For this past year’s cohort, we focused on reaching students who expressed even less of an initial interest in computer science than candidates from previous years. We saw a real transformation in the students, from being tentative to confident and proud of their work. They went from unsure outsiders to eager participants in the technology industry, in just eight short weeks. The results of this program speak for themselves. Even this year, as we incorporated students who expressed less up-front interest in or exposure to technology, we continued to exceed our goals. These results prove that it isn’t a difference in gender, it’s a difference in exposure.

Why was it important for LinkedIn to make the program materials publicly available for use?

LinkedIn receives thousands of emails and messages from interested students each year, yet we can only support a program for a small number of students in order to provide an enriching mentorship environment.

By open sourcing the curriculum on GitHub, we’re hoping other companies will leverage these materials to run similar programs for even more students across Silicon Valley and beyond.

How do you conduct outreach and engagement to get girls interested in the trainee program?/ Does the trainee program engage girls in low-income areas, where opportunities like this are not commonly found?

The current process is to target computer science teachers from schools with lower exposure to technology but that do have a computer science class. Teachers are asked to refer students that meet a standard benchmark that the student is currently enrolled in a computer science course with a grade of B or higher and will be returning to high school the following year. Following referral by the teachers, students receive a soft-skills screening and verification of eligibility for employment.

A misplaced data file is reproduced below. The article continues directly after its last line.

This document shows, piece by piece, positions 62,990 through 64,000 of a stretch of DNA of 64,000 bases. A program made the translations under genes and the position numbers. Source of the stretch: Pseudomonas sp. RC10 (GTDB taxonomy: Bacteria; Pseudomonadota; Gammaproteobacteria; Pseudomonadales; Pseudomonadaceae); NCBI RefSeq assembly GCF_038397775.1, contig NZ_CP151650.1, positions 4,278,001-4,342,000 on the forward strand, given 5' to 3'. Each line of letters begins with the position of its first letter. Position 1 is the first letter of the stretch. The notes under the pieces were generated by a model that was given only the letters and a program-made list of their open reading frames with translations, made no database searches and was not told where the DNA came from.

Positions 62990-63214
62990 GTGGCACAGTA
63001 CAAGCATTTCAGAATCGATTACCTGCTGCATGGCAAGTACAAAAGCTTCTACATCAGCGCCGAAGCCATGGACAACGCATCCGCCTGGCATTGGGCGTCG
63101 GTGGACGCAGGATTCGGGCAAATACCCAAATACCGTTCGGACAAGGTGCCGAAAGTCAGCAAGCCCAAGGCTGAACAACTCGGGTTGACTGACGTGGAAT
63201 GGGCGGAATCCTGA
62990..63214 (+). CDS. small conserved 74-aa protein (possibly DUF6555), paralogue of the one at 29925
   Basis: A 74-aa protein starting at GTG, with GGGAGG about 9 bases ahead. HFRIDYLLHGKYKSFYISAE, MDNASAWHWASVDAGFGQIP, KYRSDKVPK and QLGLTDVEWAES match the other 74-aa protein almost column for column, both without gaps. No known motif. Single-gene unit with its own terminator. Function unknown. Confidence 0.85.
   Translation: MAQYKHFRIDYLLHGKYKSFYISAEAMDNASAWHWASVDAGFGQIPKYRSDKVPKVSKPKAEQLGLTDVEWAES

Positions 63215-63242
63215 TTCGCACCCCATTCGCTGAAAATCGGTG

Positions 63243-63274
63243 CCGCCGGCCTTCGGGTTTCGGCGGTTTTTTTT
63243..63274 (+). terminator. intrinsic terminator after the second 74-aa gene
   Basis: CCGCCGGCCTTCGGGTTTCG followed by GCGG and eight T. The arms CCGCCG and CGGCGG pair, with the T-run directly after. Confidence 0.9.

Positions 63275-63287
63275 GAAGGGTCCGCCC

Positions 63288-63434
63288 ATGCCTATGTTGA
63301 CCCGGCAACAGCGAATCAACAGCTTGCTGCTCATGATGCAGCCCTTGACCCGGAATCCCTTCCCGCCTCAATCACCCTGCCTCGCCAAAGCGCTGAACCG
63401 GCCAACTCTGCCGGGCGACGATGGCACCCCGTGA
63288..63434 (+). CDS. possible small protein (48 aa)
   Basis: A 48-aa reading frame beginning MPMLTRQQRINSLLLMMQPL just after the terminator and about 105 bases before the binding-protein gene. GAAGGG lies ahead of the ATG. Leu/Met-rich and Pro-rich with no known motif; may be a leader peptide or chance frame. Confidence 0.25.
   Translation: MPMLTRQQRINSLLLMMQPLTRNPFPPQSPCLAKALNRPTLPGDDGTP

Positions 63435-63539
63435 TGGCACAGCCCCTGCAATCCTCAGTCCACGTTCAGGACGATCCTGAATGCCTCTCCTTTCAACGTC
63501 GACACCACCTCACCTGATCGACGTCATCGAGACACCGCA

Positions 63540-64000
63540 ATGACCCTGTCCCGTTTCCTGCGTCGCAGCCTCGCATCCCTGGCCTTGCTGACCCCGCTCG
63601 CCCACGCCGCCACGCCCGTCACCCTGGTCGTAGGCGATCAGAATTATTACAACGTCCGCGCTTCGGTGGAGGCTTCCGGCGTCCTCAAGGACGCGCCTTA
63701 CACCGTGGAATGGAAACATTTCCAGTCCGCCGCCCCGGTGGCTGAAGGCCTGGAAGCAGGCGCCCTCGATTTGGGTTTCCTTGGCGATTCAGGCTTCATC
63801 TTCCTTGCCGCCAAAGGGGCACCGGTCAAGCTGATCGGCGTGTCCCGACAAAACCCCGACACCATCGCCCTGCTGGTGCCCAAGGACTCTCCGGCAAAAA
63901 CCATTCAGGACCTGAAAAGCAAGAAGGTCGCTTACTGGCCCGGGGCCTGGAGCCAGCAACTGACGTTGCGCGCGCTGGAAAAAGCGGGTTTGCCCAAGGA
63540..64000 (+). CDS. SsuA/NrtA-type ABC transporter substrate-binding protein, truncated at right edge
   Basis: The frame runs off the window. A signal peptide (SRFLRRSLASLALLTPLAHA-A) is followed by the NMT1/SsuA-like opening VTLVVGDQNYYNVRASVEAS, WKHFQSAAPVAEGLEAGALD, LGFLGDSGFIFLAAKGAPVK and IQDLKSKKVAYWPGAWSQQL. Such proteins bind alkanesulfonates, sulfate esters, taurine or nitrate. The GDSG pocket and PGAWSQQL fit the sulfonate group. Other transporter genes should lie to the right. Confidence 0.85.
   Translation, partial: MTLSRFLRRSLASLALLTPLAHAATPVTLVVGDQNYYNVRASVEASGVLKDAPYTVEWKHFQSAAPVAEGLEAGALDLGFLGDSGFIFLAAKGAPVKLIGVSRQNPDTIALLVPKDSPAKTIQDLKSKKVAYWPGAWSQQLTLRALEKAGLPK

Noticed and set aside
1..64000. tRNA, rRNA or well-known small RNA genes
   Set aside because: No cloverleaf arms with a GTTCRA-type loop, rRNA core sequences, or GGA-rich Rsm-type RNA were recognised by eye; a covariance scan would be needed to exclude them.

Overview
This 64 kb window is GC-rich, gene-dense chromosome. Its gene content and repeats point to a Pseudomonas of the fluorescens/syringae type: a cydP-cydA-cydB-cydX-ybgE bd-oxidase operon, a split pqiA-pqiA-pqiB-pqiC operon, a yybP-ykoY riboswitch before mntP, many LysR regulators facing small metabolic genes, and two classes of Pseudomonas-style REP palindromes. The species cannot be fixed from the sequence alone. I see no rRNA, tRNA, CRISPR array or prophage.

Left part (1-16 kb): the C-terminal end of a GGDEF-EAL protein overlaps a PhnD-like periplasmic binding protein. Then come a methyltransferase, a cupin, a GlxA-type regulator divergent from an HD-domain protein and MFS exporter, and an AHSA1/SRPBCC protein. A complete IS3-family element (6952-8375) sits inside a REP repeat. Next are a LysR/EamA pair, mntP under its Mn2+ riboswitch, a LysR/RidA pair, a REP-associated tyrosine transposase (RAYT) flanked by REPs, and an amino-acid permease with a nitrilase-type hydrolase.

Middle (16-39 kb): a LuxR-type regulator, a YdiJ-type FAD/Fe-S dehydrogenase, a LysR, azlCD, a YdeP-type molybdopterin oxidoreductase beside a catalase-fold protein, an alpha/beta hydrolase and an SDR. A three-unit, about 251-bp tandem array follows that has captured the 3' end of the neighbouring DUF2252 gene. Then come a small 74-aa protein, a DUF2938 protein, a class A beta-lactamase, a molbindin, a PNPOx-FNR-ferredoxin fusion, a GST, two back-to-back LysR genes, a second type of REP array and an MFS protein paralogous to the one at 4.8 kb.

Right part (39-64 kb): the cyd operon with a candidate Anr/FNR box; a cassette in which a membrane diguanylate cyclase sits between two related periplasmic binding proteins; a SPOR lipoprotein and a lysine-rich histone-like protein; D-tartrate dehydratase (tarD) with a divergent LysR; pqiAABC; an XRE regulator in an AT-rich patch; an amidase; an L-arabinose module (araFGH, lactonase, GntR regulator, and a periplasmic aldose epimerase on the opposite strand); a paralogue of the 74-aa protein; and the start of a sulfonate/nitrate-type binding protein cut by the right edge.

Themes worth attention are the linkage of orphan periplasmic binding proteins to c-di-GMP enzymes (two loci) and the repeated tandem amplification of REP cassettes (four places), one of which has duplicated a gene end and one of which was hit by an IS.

How do you hope the program will also address the racial gap found in tech?

While the High School Trainee program was created for girls, we wanted to take the idea one step further. It was important to identify girls living in communities who don’t have great access to technology programs and don’t have a ton of opportunities to learn about engineering as a career. Our goal for the program has always been and continues to be getting these high potential females to see themselves as future engineers.

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To learn more about the LinkedIn High School Trainee Program, click here. To get the program materials and create a similar initiative at your company, visit the GitHub page.

 

One Comment

  1. This is so amazing! I am so happy to read this. I hope this will reach schools in high risk areas as well. Thanks for making the information public. I will definitely follow up to see how useful this can be and who I can share it with! The smiling faces of the ladies is such a joy to see! Good job linked in!